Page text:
Bella Caledonia asked me to describe my hopes for 2018. This is what I wrote:
‘For a welfare campaigner, 2018 would seem to provide few grounds for optimism. The Tories’ narrowed majority has only given added urgency to their determination to transform the welfare state from a system of social security to a mechanism for social control. But defence of the poorest and most vulnerable, and of the very notion of social security, can act as a rallying cry for building a progressive force.
‘Support for foodbanks and charities demonstrates that people care. A plethora of articles and blogs demonstrate that the government has failed in its attempt to stigmatise people on benefits. Austerity is increasingly being acknowledged as a political choice rather than a necessity. And interest in Universal Basic Income trials shows people are prepared to look forward to an alternative where we are no longer defined by our paid labour. Put all these things together, and we have the potential for a mass movement that combines practical action with political awareness and demands for radical change – and that addresses problems well beyond welfare.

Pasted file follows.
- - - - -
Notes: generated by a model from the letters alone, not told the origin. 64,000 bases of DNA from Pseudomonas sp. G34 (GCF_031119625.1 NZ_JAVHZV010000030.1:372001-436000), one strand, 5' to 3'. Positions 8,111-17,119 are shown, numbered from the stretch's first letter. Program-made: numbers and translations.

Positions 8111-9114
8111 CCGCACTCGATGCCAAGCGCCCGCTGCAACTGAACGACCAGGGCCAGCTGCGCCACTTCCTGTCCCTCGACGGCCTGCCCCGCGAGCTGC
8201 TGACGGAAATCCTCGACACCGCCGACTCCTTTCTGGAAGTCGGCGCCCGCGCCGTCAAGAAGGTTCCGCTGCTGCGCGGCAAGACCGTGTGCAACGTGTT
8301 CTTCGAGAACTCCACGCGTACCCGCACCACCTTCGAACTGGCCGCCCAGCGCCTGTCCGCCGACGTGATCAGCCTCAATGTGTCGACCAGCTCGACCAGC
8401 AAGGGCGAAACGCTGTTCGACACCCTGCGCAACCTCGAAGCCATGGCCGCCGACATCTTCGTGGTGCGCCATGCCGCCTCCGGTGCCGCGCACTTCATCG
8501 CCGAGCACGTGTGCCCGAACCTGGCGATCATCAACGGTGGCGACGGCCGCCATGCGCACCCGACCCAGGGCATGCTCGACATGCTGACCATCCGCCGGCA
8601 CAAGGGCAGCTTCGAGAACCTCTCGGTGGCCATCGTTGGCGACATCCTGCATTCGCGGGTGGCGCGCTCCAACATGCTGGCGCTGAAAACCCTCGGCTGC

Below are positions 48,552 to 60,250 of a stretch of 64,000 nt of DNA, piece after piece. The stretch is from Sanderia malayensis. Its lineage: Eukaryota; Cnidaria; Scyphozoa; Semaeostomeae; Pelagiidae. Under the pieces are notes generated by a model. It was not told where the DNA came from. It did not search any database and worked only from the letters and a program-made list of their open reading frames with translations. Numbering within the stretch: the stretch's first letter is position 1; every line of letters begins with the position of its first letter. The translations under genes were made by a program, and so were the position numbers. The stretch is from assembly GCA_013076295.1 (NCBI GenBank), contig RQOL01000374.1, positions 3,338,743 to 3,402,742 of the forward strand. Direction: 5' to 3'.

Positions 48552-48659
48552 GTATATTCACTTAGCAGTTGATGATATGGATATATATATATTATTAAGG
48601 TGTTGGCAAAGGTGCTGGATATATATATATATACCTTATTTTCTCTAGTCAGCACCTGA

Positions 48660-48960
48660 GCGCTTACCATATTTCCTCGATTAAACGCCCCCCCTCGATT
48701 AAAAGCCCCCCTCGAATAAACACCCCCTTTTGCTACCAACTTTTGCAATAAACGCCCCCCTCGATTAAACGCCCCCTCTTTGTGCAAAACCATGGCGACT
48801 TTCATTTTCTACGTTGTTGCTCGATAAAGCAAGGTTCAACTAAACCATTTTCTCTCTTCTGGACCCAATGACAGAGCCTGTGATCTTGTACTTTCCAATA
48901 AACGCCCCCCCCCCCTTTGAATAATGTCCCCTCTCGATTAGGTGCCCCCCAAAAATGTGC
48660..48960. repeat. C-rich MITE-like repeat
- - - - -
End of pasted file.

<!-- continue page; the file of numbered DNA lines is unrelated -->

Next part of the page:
‘For this to become a hope, and not just a dream, requires a conscious and constant building of connections; connections between practical actions and theoretical politics, and also connections between all the different campaigns – on issues ranging from equal rights to climate change – that ultimately demand the reversal of neoliberal capitalism. Before neoliberalism became accepted as the natural order of things it was regarded as a marginal idea – proving that understandings can change and raising hopes that neoliberalism itself can be sent back to the margins.
Organiser with the Scottish Unemployed Workers’ Network’